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AI Policy & Governance, Free Expression, Privacy & Data

The Zuckerberg Hearings: Hits, Misses, and Unanswered Questions

The House and Senate grilled Facebook CEO Mark Zuckerberg for a total of ten hours this week, covering privacy, content policy, and election interference. The hearings didn’t reveal new information about Facebook’s practices, but they suggested that many members of Congress are ready to move on from the status quo of weak privacy protections and unfettered data collection by companies in the U.S. Below, we break down some of the top hits, misses, and unanswered questions from the hearings.


1. Rethinking U.S. privacy laws

Many members indicated a desire to pass new privacy laws or to strengthen the Federal Trade Commission’s (FTC) authority to enforce privacy. This is the biggest advocacy for foundational legislative privacy protections we’ve seen in years. Members got Zuckerberg on the record agreeing to at least discuss privacy legislation with their offices. For example, Sen. Maggie Hassan (D-NH) got Zuckerberg to commit to work with Congress on ways to protect privacy and well-being “even if it . . . results in some laws that will require [Facebook] to adjust [its] business model.”

2. Weaknesses in FTC consent decrees

Several members, including Reps. Diana DeGette (D-CO) and Debbie Dingell (D-MI), pointed out that FTC consent decrees – settlement orders companies enter into when the FTC finds that they have engaged in unfair or deceptive practices – lack teeth because the FTC can only assess fines if the company subsequently violates the order. CDT has released recommendations for strengthening privacy and security consent decrees.


1. A lack of thoughtful questions with the depth and follow through necessary to address Facebook’s privacy problems

Though CDT and others published questions that lawmakers should ask Zuckerberg, many of this week’s questions were too shallow or uninformed to address the real privacy issues Facebook needs to grapple with. Zuckerberg fielded a lot of vague inquiries about user control, notice and consent, and selling user data to advertisers. These questions played directly into Zuckerberg’s talking points: Facebook does not sell data to advertisers and gives users controls for sharing content. For the most part, Zuckerberg was able to avoid addressing any legitimate privacy concern raised by his company’s platform, including:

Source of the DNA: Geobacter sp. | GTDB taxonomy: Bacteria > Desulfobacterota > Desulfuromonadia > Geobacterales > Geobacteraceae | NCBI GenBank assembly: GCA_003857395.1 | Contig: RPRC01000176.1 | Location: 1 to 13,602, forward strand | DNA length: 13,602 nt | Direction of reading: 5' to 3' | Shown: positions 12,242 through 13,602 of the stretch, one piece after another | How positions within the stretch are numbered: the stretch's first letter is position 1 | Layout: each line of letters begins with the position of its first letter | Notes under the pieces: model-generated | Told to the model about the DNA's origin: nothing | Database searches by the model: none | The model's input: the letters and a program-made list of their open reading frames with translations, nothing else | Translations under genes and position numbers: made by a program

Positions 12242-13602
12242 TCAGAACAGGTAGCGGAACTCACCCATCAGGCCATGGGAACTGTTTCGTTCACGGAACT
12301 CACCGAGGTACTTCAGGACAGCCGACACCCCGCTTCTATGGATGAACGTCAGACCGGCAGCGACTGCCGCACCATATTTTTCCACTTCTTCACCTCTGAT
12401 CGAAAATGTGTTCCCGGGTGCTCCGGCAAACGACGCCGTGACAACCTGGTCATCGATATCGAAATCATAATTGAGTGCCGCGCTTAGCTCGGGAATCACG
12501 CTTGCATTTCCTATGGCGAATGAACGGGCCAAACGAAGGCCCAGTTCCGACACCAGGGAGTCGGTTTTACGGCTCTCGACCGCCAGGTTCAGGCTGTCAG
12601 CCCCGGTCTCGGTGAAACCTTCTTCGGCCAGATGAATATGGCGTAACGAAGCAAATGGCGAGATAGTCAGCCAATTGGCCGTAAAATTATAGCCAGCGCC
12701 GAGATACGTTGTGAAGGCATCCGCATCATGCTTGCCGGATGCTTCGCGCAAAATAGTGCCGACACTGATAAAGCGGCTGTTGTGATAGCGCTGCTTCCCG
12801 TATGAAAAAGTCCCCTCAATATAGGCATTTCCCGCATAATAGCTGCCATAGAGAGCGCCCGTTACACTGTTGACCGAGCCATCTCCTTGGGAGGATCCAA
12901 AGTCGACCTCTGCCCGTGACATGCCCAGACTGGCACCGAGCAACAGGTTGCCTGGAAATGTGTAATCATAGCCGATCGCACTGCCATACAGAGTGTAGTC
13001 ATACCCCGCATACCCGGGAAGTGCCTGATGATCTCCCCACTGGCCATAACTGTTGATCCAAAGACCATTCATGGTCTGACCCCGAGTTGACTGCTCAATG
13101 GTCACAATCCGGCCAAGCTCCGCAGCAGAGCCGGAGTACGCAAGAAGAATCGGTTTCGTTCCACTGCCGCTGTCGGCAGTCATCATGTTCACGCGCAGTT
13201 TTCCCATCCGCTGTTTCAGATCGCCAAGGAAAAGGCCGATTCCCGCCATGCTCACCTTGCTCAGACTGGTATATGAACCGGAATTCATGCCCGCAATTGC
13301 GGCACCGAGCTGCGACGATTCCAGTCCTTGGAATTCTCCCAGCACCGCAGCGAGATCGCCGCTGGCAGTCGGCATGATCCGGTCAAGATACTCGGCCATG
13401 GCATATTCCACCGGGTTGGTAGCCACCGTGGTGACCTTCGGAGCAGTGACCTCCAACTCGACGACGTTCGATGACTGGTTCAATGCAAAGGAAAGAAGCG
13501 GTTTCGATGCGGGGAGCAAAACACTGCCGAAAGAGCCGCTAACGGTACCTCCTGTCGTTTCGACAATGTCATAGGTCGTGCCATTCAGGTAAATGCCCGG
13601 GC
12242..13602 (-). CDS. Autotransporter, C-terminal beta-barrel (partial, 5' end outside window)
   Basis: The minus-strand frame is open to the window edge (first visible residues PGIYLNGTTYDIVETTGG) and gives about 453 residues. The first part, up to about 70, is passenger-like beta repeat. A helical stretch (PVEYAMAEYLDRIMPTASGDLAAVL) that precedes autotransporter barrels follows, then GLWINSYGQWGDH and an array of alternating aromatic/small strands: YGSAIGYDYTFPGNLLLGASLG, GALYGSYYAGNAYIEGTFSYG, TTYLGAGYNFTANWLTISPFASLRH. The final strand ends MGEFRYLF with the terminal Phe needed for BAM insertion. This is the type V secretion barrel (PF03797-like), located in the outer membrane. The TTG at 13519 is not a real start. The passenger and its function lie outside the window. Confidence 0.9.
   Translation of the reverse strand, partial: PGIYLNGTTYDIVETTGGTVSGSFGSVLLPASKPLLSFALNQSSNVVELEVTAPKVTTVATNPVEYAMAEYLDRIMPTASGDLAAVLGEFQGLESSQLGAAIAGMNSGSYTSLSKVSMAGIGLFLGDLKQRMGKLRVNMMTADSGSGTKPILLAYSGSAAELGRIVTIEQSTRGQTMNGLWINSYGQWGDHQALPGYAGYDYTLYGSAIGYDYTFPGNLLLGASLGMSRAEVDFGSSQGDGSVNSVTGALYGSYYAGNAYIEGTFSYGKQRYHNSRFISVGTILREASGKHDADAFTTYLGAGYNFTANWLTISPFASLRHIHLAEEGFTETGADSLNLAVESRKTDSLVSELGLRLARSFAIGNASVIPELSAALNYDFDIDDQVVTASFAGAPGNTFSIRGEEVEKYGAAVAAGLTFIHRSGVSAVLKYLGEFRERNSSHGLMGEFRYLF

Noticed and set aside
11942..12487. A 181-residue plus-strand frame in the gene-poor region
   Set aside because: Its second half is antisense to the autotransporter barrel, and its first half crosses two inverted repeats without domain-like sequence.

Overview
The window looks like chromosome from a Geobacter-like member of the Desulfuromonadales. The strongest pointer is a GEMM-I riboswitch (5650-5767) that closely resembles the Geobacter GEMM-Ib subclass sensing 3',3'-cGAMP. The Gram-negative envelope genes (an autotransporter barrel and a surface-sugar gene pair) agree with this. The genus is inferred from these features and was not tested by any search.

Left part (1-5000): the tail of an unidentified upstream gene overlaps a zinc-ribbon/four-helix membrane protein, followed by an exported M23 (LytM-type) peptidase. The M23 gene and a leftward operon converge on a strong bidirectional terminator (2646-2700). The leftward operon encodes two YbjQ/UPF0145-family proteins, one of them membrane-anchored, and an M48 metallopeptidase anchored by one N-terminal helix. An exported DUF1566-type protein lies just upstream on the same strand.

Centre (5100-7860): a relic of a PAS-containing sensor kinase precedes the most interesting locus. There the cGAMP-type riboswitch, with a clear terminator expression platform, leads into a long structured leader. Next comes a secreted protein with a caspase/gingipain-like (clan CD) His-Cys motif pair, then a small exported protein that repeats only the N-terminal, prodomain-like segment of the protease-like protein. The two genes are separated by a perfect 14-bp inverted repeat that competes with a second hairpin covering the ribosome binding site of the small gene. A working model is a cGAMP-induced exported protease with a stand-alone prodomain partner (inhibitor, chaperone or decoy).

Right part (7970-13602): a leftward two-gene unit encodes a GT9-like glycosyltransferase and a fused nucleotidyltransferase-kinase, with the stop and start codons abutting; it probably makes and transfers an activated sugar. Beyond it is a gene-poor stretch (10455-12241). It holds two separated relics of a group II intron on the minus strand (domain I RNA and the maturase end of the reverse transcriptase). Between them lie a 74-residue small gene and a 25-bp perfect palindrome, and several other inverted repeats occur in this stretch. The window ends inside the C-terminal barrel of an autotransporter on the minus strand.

• The collection and aggregation of information about people who do not have Facebook accounts, known as shadow profiles. Rep. Ben Luján (D-NM) pushed Zuckerberg on whether people without Facebook accounts can control how their information is collected and used, see what Facebook collects about them, or delete the data. Zuckerberg said he was not familiar with the term “shadow profile” and only referenced the controls that Facebook users have within their accounts.
  • The downstream use of data by third parties that Facebook allows to access user profiles. Facebook says it’s taking more control over which apps can access user data through its API, but it’s unclear how Facebook intends to monitor or control what third parties do with user data once they have it (e.g., whether they disclose it to unauthorized parties, use it for unexpected purposes, or abide by data sharing agreement provisions such as deleting the data once it has been used). It also doesn’t address the issue of provisions in Aleksandr Kogan’s contract with Facebook that allowed the researcher to sell or transfer user data.
  • The tracking of user activity after they have logged out of Facebook. Sen. Kamala Harris (D-CA) tried to follow up on a previous question from Sen. Roger Wicker (R-Miss.) about whether the company continues to track users even after they’ve logged out of their accounts. Zuckerberg mentioned the use of cookies to measure ads and for security purposes but avoided providing detail about the company’s pervasive use of plugins on third-party sites (such as the Like button), ad pixels, and programs like offline conversion (businesses uploading to Facebook offline information about customers) to track and target users wherever they are on the internet.